The paperwork generated by participants and investigators does not spell out a precise sequence of the events that followed, but it seems safe to say that around the time Wise left Tyler’s side, the front door gave way and Dignan prepared to enter. Inside the apartment, Peck was peeking from behind the refrigerator. Suddenly Nick Richard came into view, clad only in a T-shirt, boxer shorts, and socks. Peck raised his gun and fired twice. Richard fell and did not get up, and Peck crawled from his hiding place to get Richard’s gun. At some point, Dignan also fired, and each officer later claimed that he had felled the gunman. What is certain is that when paramedics arrived, Richard was dead on the floor of the apartment, having sustained multiple gunshot wounds–four in the back, three in the left arm, and one in the chest.
The news of the shooting of Peck and Tyler brought police in good number to the scene. Deputy superintendents, a chief, a deputy chief, and three commanders arrived, among them Commander Michael Hoke, head of the department’s Narcotics Section, and First Deputy Superintendent John Townsend, who spoke to the press. The search team found 21.9 grams of cocaine in the apartment, an amount in the range typically found on a street-corner dealer. Toxicology tests would later show that Richard had no drugs or alcohol in his system.
Separate ambulances carried Tyler and Peck to Northwestern Memorial Hospital. Peck’s wound was not life threatening, and he was able to give his account of the incident to Detective Joseph Danzl at 3:15 that afternoon, less than an hour after the shooting started. Peck was released from the hospital five days later.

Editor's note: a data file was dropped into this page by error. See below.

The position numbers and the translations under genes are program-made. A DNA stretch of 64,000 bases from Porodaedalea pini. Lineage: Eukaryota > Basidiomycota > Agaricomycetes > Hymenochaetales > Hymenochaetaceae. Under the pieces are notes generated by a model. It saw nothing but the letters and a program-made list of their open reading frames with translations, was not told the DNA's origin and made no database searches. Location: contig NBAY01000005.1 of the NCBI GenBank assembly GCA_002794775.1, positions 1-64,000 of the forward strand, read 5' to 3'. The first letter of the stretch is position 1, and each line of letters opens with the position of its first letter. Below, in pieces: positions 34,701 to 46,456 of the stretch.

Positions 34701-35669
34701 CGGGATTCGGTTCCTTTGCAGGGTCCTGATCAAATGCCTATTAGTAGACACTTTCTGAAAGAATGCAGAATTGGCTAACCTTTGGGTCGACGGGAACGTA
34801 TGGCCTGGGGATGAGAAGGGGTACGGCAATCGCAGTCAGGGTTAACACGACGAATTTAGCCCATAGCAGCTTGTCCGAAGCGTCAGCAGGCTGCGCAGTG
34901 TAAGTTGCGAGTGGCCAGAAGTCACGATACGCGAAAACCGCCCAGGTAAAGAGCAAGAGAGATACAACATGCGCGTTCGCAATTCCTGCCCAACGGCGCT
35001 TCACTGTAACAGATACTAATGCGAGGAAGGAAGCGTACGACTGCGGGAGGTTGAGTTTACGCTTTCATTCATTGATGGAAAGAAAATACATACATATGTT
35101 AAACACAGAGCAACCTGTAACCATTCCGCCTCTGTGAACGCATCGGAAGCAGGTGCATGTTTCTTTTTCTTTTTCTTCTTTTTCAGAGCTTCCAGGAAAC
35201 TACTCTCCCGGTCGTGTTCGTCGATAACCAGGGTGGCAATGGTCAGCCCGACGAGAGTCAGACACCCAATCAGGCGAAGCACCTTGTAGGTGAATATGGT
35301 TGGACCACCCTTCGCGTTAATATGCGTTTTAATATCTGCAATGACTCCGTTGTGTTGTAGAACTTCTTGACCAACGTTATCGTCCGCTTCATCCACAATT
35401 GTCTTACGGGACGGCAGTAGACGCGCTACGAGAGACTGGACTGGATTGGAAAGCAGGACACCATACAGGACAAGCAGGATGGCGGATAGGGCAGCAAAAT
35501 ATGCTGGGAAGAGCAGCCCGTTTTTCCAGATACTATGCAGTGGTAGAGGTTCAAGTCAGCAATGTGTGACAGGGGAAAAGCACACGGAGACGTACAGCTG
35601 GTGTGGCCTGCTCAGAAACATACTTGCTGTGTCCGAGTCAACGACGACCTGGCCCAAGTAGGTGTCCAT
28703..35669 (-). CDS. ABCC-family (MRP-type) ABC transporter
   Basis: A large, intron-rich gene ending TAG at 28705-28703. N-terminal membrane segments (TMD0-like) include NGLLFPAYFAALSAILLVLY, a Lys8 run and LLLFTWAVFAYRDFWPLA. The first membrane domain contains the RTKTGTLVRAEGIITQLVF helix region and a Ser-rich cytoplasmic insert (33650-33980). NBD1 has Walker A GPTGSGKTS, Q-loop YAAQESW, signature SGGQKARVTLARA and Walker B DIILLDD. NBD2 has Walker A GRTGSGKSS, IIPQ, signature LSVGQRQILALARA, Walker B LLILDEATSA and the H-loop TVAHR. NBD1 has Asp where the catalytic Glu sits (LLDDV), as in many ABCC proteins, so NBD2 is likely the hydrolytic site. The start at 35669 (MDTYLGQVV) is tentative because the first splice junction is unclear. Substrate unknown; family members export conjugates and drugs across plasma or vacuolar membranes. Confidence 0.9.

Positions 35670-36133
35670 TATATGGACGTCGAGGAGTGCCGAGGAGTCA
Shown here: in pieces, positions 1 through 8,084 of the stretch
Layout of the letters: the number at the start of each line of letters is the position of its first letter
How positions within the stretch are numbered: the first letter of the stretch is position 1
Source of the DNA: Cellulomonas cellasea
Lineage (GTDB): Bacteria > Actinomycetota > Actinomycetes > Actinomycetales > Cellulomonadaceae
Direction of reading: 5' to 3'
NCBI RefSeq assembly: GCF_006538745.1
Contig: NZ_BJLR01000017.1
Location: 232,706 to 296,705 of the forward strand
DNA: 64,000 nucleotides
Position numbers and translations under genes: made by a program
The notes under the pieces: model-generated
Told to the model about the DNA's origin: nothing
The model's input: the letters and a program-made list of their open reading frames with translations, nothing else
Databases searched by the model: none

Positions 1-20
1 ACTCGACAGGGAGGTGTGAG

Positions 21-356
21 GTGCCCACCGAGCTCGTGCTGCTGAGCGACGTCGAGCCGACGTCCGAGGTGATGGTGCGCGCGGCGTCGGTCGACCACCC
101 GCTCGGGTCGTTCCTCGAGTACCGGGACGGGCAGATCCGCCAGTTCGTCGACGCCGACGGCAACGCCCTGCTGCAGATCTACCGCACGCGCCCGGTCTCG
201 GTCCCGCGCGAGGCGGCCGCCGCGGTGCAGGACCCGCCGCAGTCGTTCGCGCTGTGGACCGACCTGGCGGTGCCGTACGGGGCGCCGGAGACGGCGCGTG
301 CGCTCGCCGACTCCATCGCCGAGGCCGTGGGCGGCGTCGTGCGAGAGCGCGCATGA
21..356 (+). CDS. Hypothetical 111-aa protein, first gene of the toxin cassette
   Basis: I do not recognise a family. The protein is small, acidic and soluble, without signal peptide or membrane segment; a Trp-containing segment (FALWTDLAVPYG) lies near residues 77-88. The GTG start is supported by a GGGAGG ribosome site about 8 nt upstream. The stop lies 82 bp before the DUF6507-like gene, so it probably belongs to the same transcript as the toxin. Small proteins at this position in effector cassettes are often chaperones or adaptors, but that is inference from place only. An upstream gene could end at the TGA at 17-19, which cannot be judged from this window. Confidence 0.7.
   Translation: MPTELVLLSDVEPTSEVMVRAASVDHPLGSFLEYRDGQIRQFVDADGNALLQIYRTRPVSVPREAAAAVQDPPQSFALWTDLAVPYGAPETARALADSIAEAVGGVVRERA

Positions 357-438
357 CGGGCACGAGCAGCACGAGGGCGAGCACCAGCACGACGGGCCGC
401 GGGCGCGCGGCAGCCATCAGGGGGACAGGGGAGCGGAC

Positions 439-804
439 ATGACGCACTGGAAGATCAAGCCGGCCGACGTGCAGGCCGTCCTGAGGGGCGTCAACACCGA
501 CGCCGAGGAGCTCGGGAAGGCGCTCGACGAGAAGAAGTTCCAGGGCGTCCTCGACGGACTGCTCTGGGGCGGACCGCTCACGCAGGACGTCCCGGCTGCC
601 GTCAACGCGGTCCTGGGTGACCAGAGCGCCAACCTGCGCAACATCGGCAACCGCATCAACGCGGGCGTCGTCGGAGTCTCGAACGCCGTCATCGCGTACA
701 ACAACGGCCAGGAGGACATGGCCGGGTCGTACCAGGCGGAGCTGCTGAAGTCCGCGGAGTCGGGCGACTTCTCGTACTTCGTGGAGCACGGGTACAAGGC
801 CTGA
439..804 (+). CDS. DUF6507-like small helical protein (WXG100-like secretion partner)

The police chaplain gave Tyler the last rites of the Catholic Church as he was wheeled into surgery, but Tyler survived the attack, the surgery, and a severe postoperative infection that required more surgery. He was released from the hospital 15 days after the raid.
Five days after the raid, Dignan reported that he too had been shot. He said that on Monday, October 10, he took the cover off his bulletproof vest to wash it and discovered two holes, just below the neck, where a bullet had passed through. The discovery would later qualify him for the police department’s Blue Star award, an honor given to officers seriously wounded or injured in the line of duty and to officers whose body armor prevented them from sustaining serious injury.